Ep #232: Why Happiness Sometimes Feels Scary for Widows

The Widowed Mom Podcast Krista St-Germain | Why Happiness Sometimes Feels Scary for Widows

Have you ever caught yourself feeling happy and then immediately started to worry about it?

What does it mean? Is it safe to feel good? Are you doing something wrong in grief?

Join me this week to hear what’s going on, why it makes sense that happiness sometimes feels scary for widows, and what you can do about it.


Listen to the Full Episode:


Happier Holidays for Widowed Moms is coming November 6th-8th 2023! This is a simple way to make your holiday season a little easier, and you have the option to join the free version or gift yourself the VIP experience. Click here to find out more!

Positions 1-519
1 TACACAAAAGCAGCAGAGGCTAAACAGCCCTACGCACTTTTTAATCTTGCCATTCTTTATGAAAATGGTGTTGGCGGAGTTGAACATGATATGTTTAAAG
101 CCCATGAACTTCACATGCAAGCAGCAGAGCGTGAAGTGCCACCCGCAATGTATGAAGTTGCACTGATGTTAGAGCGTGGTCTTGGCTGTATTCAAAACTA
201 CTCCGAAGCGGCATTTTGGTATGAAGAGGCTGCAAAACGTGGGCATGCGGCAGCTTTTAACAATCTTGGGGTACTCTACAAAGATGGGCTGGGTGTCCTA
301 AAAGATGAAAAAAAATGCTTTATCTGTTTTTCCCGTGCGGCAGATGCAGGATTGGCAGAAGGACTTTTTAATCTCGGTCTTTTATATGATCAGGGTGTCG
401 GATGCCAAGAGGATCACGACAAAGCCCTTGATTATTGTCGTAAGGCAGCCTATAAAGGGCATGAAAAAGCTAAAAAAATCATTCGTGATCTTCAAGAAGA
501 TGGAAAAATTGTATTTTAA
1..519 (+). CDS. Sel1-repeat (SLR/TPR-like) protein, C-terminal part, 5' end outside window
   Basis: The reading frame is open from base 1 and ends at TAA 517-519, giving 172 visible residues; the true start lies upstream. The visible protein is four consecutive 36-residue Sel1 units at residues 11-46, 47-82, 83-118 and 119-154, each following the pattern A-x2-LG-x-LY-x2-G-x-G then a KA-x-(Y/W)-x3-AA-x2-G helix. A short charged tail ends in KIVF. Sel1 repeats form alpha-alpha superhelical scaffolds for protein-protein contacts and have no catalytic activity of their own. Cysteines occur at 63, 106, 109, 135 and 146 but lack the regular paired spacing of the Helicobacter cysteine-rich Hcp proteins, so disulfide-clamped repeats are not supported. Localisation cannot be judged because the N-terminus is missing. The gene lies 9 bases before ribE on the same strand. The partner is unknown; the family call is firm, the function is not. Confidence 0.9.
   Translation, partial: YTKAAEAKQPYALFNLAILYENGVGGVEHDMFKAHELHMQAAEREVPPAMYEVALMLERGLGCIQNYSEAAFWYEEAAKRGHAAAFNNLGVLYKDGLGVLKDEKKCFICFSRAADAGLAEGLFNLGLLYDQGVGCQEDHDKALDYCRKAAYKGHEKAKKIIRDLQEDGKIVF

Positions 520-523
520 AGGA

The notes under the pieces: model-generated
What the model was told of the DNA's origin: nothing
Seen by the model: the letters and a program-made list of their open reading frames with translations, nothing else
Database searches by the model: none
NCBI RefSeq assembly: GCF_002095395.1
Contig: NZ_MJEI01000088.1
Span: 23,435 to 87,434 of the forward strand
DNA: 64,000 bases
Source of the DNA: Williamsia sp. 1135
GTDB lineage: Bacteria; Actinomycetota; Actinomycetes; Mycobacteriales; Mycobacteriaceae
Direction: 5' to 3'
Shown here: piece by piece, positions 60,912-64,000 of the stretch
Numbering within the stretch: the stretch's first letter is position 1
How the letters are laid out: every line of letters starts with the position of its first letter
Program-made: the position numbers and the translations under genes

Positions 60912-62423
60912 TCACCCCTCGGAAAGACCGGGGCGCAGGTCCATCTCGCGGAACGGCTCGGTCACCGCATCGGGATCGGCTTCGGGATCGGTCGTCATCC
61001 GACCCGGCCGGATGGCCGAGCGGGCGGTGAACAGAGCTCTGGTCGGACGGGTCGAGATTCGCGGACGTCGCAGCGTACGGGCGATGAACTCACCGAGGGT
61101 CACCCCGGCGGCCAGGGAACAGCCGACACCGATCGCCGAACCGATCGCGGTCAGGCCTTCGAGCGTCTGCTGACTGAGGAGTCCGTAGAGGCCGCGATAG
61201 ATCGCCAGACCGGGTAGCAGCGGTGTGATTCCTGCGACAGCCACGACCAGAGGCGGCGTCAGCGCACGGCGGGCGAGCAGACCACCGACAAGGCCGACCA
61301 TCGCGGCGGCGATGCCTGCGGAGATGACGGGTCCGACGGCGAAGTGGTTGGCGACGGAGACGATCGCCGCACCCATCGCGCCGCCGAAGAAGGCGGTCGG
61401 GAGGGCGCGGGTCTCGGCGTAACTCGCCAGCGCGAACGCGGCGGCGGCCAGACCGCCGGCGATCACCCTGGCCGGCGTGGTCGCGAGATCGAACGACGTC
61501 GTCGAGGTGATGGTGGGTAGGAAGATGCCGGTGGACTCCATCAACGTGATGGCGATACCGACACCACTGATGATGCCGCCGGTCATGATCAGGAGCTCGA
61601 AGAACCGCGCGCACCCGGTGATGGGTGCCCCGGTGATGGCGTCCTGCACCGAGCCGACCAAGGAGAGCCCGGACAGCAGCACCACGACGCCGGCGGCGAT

If you want to create a future you can truly get excited about even after the loss of your spouse, I invite you to apply for Mom Goes On.


What You’ll Learn from this Episode:

  • Why happiness sometimes feels scary for widows.
  • How we unconsciously diminish our happiness.
  • What you can do to increase your capacity for feeling good.


Featured on the Show:


Full Episode Transcript:

Welcome to The Widowed Mom Podcast, episode 232, Why Happiness Sometimes Feels Scary for Widows.

Have you ever noticed yourself feeling happy and then started to worry about it? What does it mean? Did I love them enough? Is the other shoe about to drop? Is it safe to feel this good? Am I doing something wrong in my grief? This is a common experience for widows. And in today’s episode I want to talk about what’s going on and what we can do about it. Let’s jump in.